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Wednesday, December 2, 2009

'How to talk to a widower' by Jonathan TROPPER

From the BLURB:

When Doug Parker married Hailey - beautiful, smart and ten years older- he left his carefree Manhattan life behind to live with her and her teenaged son, Russ, in a quiet Westchester community. Three years later, Hailey has been dead for a year, and Doug, a widower at 29, just wants to drown himself in self-pity and Jack Daniels. But his family has other ideas...

Russ is furious with Doug for not adopting him after Hailey died, and has fallen in with a bad crowd. Claire, Doug's irrepressible and pregnant twin sister, has just left her husband and moved in uninvited, determined to turn his life around.

Then there's Debbie, their younger sister, engaged to Doug's ex-best friend and maniacally determined to pull of the perfect wedding at any cost. Soon, Doug finds himself trying to forge a relationship with Russ, reconnecting with his own eccentric nuclear family, and reluctantly dipping his toes into the shark-infested waters of the second-time-around dating scene.

I love, love, loved this book!
It’s hard to put the book into a specific genre. On the one hand it’s a romantic-comedy, but with a very bleak beginning. Before Doug’s restorative journey the book deals with his dark depression following the death of his wife, Hailey. It is a sad beginning; but infused with Tropper’s laugh-out-loud humor that takes a speculative look at grief and the funny side of mourning.

Doug has to fight-off the advancements of suburban housewives in the wake of Hailey’s death – women his wife once called friends are dropping by with casseroles and offers of ‘shoulders’ to cry on. Doug talks about his questionable hygiene in the wake of his mourning and amidst his grieving – life goes on. His sister’s life is crumbling down around her, and she turns to Doug for help.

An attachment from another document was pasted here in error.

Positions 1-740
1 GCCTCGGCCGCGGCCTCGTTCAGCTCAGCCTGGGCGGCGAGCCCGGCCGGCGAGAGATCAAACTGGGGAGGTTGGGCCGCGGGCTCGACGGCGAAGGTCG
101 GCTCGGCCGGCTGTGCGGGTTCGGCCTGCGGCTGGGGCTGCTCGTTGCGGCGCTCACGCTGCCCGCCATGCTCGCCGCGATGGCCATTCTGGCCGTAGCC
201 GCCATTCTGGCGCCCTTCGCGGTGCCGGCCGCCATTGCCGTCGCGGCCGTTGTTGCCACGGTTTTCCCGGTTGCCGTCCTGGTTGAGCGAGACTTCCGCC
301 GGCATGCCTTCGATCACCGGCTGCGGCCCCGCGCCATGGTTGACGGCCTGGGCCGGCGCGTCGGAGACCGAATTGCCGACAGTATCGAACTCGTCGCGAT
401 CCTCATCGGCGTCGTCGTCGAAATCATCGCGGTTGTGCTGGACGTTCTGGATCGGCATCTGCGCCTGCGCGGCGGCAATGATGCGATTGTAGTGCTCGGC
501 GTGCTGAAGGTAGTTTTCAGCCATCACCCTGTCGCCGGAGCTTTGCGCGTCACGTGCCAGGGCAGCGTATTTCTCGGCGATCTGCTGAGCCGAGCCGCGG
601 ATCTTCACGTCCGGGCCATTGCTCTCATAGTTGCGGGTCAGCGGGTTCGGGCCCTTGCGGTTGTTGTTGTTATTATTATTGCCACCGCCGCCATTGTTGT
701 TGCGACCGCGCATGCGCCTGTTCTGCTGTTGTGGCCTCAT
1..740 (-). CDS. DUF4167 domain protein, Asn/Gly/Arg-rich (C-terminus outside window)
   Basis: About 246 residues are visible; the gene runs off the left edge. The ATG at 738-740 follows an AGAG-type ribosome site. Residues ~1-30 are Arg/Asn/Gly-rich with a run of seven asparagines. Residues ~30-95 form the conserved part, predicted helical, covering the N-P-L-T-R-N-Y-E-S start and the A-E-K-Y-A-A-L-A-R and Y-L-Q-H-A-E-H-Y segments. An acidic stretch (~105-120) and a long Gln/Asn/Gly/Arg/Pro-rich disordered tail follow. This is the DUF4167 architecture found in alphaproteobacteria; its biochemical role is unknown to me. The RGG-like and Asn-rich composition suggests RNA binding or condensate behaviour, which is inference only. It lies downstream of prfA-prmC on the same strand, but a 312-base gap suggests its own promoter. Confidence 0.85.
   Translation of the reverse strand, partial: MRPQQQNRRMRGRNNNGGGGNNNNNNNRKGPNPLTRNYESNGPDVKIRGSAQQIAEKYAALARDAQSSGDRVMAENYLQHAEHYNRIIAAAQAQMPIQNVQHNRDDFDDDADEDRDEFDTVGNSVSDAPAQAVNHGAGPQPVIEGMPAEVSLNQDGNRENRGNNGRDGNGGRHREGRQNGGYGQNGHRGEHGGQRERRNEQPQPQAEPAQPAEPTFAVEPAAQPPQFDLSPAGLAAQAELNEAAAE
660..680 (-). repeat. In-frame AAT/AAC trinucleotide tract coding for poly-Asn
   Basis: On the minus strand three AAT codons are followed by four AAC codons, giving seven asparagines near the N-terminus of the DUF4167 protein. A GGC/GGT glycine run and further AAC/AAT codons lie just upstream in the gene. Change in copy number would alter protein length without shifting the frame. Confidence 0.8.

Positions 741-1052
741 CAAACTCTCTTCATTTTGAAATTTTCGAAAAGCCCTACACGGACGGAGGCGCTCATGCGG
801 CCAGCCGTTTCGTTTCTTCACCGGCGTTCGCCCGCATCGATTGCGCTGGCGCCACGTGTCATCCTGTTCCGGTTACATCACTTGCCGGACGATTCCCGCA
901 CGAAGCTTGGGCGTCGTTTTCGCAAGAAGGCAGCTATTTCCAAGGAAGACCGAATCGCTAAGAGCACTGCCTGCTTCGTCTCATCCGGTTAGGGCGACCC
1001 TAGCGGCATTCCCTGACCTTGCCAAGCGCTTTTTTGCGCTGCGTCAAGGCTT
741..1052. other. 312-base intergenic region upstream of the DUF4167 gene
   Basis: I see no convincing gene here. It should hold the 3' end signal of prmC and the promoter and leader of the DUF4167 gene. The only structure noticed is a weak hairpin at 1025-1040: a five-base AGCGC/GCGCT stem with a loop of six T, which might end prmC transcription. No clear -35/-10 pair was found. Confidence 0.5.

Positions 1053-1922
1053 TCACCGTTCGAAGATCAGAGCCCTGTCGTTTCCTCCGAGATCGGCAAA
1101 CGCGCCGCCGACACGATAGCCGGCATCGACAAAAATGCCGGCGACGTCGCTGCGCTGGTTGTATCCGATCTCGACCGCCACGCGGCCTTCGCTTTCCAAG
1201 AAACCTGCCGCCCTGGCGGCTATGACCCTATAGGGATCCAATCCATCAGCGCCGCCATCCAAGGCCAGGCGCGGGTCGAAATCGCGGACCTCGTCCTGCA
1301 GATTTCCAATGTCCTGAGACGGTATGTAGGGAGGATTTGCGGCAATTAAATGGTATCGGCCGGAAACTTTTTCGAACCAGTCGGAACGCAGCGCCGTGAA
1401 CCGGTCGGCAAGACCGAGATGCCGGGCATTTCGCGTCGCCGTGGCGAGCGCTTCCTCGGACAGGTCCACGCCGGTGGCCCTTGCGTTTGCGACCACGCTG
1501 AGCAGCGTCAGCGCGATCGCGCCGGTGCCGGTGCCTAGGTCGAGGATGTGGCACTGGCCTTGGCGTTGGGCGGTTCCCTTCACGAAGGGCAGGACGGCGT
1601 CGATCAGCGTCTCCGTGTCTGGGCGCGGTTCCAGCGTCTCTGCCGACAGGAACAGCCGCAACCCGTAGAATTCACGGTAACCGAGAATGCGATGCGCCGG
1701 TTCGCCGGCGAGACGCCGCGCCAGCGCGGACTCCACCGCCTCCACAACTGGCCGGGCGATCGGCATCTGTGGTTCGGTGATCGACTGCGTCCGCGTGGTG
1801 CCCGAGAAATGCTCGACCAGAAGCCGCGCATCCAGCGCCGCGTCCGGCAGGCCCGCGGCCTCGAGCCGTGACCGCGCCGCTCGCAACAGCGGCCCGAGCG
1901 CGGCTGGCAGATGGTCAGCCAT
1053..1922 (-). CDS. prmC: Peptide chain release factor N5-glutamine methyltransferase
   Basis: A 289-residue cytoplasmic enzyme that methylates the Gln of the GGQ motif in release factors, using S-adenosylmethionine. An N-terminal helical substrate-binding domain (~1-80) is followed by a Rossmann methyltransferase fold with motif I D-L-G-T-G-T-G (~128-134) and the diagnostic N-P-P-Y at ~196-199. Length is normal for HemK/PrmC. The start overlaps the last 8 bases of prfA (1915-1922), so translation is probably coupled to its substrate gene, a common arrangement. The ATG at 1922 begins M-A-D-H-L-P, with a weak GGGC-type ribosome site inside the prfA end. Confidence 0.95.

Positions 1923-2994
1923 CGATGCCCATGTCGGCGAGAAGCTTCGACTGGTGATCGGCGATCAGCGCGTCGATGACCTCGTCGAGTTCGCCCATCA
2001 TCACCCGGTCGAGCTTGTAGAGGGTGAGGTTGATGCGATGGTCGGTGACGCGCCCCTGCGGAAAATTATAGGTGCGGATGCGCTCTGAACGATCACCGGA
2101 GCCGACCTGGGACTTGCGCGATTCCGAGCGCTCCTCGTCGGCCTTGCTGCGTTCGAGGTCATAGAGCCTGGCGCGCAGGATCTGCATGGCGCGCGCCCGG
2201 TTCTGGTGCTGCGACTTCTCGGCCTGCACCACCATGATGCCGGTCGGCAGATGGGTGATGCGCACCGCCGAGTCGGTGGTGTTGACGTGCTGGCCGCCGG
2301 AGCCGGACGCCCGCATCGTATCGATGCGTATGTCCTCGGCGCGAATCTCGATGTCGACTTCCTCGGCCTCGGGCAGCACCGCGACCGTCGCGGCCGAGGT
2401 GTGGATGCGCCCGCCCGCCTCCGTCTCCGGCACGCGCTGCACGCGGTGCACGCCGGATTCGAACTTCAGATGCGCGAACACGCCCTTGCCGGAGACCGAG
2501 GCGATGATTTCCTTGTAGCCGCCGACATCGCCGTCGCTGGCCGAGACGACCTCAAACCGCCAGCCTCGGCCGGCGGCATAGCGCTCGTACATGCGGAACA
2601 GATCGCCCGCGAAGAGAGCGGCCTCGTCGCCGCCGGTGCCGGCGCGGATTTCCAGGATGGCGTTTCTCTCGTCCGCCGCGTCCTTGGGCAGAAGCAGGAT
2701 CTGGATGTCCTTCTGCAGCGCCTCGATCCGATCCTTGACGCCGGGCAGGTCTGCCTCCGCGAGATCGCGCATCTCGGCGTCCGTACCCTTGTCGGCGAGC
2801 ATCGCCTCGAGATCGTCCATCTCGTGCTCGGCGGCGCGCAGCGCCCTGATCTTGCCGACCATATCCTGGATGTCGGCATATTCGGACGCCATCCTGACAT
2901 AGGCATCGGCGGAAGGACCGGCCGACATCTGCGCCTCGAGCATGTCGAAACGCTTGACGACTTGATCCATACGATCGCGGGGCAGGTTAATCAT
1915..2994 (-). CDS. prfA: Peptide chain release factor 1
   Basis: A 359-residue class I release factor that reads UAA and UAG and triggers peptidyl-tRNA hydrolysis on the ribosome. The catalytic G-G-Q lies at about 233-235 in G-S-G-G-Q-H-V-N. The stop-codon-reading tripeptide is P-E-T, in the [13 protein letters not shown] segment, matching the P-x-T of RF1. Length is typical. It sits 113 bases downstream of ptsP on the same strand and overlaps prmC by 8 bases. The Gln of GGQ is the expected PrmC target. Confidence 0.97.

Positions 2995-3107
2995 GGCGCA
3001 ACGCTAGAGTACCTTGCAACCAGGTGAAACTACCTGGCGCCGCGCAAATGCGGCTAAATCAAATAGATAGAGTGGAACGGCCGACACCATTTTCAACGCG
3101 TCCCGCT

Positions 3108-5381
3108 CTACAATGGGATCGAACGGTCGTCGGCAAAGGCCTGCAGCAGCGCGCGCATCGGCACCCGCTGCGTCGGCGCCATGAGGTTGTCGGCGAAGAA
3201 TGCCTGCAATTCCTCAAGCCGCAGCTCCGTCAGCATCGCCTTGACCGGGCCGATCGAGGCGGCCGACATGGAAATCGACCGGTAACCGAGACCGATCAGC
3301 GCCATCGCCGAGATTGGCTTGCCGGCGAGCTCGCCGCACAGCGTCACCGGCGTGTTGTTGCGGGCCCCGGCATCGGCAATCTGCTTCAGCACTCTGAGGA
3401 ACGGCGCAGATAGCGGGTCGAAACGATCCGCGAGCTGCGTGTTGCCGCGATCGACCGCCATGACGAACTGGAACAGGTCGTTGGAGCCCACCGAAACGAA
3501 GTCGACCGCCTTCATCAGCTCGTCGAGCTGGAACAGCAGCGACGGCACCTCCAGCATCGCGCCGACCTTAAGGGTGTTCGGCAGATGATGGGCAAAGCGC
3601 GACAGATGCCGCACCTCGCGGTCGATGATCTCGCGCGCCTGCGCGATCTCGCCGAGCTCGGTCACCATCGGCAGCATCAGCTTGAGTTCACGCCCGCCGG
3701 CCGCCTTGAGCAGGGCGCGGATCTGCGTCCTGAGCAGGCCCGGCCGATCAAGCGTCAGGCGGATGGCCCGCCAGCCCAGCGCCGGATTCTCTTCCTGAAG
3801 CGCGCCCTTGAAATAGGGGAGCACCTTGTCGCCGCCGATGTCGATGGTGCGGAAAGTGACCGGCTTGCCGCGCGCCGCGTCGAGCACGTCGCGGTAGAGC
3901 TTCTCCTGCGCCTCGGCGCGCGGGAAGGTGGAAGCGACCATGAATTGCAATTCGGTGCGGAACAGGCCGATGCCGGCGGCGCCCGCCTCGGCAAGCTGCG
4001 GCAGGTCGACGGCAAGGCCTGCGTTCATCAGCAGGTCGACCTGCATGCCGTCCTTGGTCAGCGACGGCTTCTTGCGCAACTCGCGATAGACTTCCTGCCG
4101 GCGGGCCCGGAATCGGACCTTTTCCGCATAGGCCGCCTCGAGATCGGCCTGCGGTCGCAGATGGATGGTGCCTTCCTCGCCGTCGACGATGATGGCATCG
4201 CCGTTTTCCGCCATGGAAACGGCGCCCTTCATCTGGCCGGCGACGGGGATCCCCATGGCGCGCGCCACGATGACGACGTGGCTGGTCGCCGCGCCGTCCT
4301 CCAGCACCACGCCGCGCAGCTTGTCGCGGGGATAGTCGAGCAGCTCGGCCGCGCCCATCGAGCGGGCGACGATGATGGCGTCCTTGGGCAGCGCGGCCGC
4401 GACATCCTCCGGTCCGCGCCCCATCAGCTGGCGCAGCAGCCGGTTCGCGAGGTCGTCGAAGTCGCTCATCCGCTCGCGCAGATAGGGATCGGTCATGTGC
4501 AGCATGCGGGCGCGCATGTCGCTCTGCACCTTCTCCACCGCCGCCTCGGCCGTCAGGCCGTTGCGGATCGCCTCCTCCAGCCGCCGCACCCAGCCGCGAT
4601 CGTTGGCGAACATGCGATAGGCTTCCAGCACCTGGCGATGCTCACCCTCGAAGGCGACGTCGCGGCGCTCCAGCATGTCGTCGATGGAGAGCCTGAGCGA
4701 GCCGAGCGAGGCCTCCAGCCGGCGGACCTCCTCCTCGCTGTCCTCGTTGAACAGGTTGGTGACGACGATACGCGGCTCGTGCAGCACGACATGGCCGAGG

Doug also has to deal with his stepson’s escalating recklessness after Hailey’s death – and wonder at his dubious role in Russ’s life since he’s no longer really his step-father, is he?
And amidst all this, Doug’s professional life inexplicably takes off. His personal column in the paper starts to reflect the acerbic wit he’s cultivated during his mourning, and ‘How to talk to a Widower’ turns him into a smash hit.

Your heart does break to read about what Doug has lost. Tropper highlights Doug and Hailey’s romance through flashbacks and heart-wrenching narration by Doug about how much he misses the love of his life.

But ultimately Doug is a prickly character. Admittedly, we are meeting him when he’s at his worst – and because of his vulnerable, depressive state he does make some ginormous mistakes that will have you gritting your teeth at his stupidity. But it’s all a part of his healing process. He has to go there to come back, so to speak. Doug’s grief makes him a kind of ‘anti-hero’ – through flashbacks about him and Hailey we know that underneath the slovenly, sometimes jerk we first meet is a very affectionate, charming young man. But grief has changed him.

The book does have a romance at its centre, as Doug tentatively starts dating Russ’s High School guidance counselor. Their interactions leave you with butterflies in your stomach, and the relationship has a restorative quality for Doug whose real personality starts to resurface as the romance progresses;

Sometimes you walk past a pretty girl on the street and there's something beyond beauty in her face, something warm and smart and sensual and inviting, and in the three seconds you have to look at her, you actually fall in love, and in those moments, you can actually know the taste of her kiss, the feel of her skin against yours, the sound of her laugh, how she'll look at you and make you whole. And then she's gone, and in the five seconds afterwards, you mourn her loss with more sadness than you'll ever admit to.

Be warned – you will cry. But you will also laugh, loudly. Tropper walks a fine line between humour and compassion throughout the book as he explores the many facets of Doug’s grief and healing process. You will be frustrated by some of Doug’s actions, but sympathetic to his grief-addled state.

This is the second book of Tropper’s that I’ve read. The first was ‘The Book of Joe’, which I also loved. I intend to read all of his books eventually, because I think he’s fast becoming one of my favourite authors.



  1. *scribbling onto my TBR list* this sounds really good.

  2. wow, this really sounds interesting =))) I got to check that out!

    Great Review =)))

  3. Wow that's sounds really touching. I will probably cry while reading that one. Have to get it.


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